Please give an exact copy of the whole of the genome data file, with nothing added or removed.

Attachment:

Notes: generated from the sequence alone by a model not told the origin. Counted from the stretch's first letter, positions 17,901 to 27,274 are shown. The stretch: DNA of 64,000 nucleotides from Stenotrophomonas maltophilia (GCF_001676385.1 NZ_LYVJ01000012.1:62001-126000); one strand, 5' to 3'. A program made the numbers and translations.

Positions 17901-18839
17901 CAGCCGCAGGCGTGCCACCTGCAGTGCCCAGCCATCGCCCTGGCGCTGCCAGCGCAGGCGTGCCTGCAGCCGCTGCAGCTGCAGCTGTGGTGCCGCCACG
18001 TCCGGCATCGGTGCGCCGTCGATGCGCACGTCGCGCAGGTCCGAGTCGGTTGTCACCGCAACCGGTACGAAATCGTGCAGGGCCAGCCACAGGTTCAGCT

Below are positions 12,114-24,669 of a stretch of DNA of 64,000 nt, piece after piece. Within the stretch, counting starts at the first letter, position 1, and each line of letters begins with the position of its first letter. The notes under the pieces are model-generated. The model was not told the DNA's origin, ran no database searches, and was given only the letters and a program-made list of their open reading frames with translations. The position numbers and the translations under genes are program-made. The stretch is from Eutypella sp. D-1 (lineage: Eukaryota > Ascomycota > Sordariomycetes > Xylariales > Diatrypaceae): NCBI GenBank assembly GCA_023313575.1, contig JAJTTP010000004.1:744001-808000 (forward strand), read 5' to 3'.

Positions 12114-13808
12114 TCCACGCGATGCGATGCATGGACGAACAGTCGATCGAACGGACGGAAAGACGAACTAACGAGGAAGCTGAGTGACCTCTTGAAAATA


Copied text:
Notes: generated from the sequence alone by a model not told the origin. Counted from the stretch's first letter, positions 17,901 to 27,274 are shown. The stretch: DNA of 64,000 nucleotides from Stenotrophomonas maltophilia (GCF_001676385.1 NZ_LYVJ01000012.1:62001-126000); one strand, 5' to 3'. A program made the numbers and translations.

Positions 17901-18839
17901 CAGCCGCAGGCGTGCCACCTGCAGTGCCCAGCCATCGCCCTGGCGCTGCCAGCGCAGGCGTGCCTGCAGCCGCTGCAGCTGCAGCTGTGGTGCCGCCACG
18001 TCCGGCATCGGTGCGCCGTCGATGCGCACGTCGCGCAGGTCCGAGTCGGTTGTCACCGCAACCGGTACGAAATCGTGCAGGGCCAGCCACAGGTTCAGCT

Below are positions 12,114-24,669 of a stretch of DNA of 64,000 nt, piece after piece. Within the stretch, counting starts at the first letter, position 1, and each line of letters begins with the position of its first letter. The notes under the pieces are model-generated. The model was not told the DNA's origin, ran no database searches, and was given only the letters and a program-made list of their open reading frames with translations. The position numbers and the translations under genes are program-made. The stretch is from Eutypella sp. D-1 (lineage: Eukaryota > Ascomycota > Sordariomycetes > Xylariales > Diatrypaceae): NCBI GenBank assembly GCA_023313575.1, contig JAJTTP010000004.1:744001-808000 (forward strand), read 5' to 3'.

Positions 12114-13808
12114 TCCACGCGATGCGATGCATGGACGAACAGTCGATCGAACGGACGGAAAGACGAACTAACGAGGAAGCTGAGTGACCTCTTGAAAATA